WITH THE festive season looming on the horizon, many men are no doubt already beginning to get nervous about cutting up the huge joints of meat traditionally laid before the family. There can be few experiences so undermining to the patriarchal ego than being asked to carve when you are not competent with a knife and do not know your way around a carcass.

As Philip Franks remarks in his introduction to an instructional video on the subject, carving is one of those social skills, like ballroom dancing or fixing blown fuses, that men are magically supposed to acquire. Mr Franks is best known for his performance as Charlie in The Darling Buds of May so, watching him learning to carve one cannot help but wonder why Ma Larkin is not on hand to assist the poor lad.

Instead, a number of experts demonstrate how to deal with different cuts and of various kinds of meat, including a particularly useful guide to jointing a chicken which Mr Franks describes, with a grimace to the camera, as 'a ghastly parody of the Generation Game'.

Although the Gastropod reckons you would be better off putting the money towards a properly sharp knife, The Complete Carver may reassure the nervous poultry surgeon before he attempts to carve the Christmas turkey. The video can be acquired by sending a cheque for pounds 10.49, made out to Luther Pendragon, to: Pendragon Productions, 21 Whitefriars Street, London EC4Y SJJ.

ALWAYS on the look out for new cuisines to sample, the Gastropod is grateful to Ann Kaye, a reader from east London, for drawing his attention to the hitherto untasted specialities of Lapland. Apart from Spruce Parfait and Moose's Nose, one of the most intriguing suggestions in a cookery book called Lappi A La Carte is for Martti Autti's Salmon.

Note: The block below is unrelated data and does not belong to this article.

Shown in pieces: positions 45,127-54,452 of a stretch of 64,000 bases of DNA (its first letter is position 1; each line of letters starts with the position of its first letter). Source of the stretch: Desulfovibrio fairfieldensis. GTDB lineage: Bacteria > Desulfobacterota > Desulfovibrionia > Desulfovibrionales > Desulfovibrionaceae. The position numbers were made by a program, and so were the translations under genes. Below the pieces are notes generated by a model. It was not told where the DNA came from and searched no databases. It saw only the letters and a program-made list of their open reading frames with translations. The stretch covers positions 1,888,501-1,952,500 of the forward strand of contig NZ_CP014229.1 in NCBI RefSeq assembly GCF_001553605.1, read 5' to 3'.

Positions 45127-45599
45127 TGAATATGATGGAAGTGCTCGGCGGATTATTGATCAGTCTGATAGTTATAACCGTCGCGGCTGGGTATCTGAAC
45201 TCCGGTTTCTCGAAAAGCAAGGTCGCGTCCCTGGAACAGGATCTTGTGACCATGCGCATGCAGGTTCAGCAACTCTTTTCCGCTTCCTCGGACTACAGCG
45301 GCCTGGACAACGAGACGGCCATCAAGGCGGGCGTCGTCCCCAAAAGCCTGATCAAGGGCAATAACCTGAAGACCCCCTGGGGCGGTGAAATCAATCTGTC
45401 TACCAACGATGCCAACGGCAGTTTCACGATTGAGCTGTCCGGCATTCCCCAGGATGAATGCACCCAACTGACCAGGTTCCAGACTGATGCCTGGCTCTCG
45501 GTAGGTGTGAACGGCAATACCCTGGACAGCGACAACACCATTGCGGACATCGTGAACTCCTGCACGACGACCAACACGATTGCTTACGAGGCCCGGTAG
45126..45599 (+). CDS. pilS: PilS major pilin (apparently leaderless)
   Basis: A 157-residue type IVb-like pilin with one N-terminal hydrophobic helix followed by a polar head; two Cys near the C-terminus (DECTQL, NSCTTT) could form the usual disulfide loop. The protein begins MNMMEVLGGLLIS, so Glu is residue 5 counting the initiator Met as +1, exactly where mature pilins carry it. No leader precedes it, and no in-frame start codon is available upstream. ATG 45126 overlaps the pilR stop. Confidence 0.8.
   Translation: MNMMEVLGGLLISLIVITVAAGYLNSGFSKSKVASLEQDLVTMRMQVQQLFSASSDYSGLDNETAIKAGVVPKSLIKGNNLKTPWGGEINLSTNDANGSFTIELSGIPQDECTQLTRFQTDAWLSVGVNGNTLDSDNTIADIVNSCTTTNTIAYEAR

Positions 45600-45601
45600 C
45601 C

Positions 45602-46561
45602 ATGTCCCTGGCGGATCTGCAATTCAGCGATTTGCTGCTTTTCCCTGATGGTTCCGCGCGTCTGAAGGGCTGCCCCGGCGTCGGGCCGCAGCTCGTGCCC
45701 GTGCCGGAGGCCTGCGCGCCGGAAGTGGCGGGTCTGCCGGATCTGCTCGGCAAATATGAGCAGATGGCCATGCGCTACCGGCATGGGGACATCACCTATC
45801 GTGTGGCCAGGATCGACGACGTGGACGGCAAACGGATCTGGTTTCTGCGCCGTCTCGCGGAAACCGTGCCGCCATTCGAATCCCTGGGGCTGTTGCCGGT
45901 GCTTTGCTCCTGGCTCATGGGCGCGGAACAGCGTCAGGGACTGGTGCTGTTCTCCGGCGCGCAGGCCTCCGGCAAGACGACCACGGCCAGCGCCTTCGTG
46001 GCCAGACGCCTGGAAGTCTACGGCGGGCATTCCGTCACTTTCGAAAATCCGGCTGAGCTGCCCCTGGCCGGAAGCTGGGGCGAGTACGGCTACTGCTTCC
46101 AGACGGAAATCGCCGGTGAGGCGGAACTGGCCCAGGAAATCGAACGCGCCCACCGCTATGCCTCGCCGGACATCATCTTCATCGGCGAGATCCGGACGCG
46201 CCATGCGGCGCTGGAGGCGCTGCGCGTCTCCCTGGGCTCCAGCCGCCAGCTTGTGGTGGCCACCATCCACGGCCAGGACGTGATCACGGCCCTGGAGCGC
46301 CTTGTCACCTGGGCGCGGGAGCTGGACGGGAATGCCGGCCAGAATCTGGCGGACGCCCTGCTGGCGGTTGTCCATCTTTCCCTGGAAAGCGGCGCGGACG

Evidently Martti is a DIY enthusiast, since the instructions for his salmon dish begin with 'cut down a birch tree', and describe how to construct a rack on which to cook the salmon. 'Where do I find the birch tree?' asks Ms Kaye and there is no easy answer. You would think ready-made birch cooking racks would be on sale at Ikea, but apparently not.

The Gastropod is pleased to announce, however, that devotees of such cuisine can bone up on it at a Lapland Festival at the Mayfair Inter-Continental Hotel, London, throughout December.

THERE are no moose depicted in a new collection of wittily observed culinary cartoons by Enzo Appicella, but plenty of ravening beasts including, most gratifyingly, a monstrous snail doing battle with a murderous chef. Mouthfool (Grub Street, pounds 5.99) is published to celebrate 30 years of the Italian designer's involvement in the food business although, as George Melly remarks in his introduction, 'the fact that Appicella is also a restaurateur is interesting but irrelevant'.

ON Monday from 5.30pm, Bibendum, the wine merchant, is hosting a charitable tasting on behalf of Sane (Schizophrenia - A National Emergency) in the atrium of Chelsea Harbour, west London. Tickets, which can be bought at the door, cost pounds 10. There will be 43 wines on offer and, should you buy, 10 per cent of sales will be donated to the charity.

THE Gastropod's quaffing pal, Michael Jackson, wants readers to visit the Ole Ale Festival this weekend at the White Horse in Parson's Green, west London. An astonishing 55 cask-conditioned old ales, porters, stouts and barley wines, from Adnams' Tally- Ho to Uley's Pigor Mortis, will be available. The 1993 edition - on draught - of the Thanksgiving-to-New Year spiced Special Ale from the Anchor Steam Brewery, of San Francisco, will also be there. Our man Jackson, the beer hunter, says it is 'malty, toasty and warming'.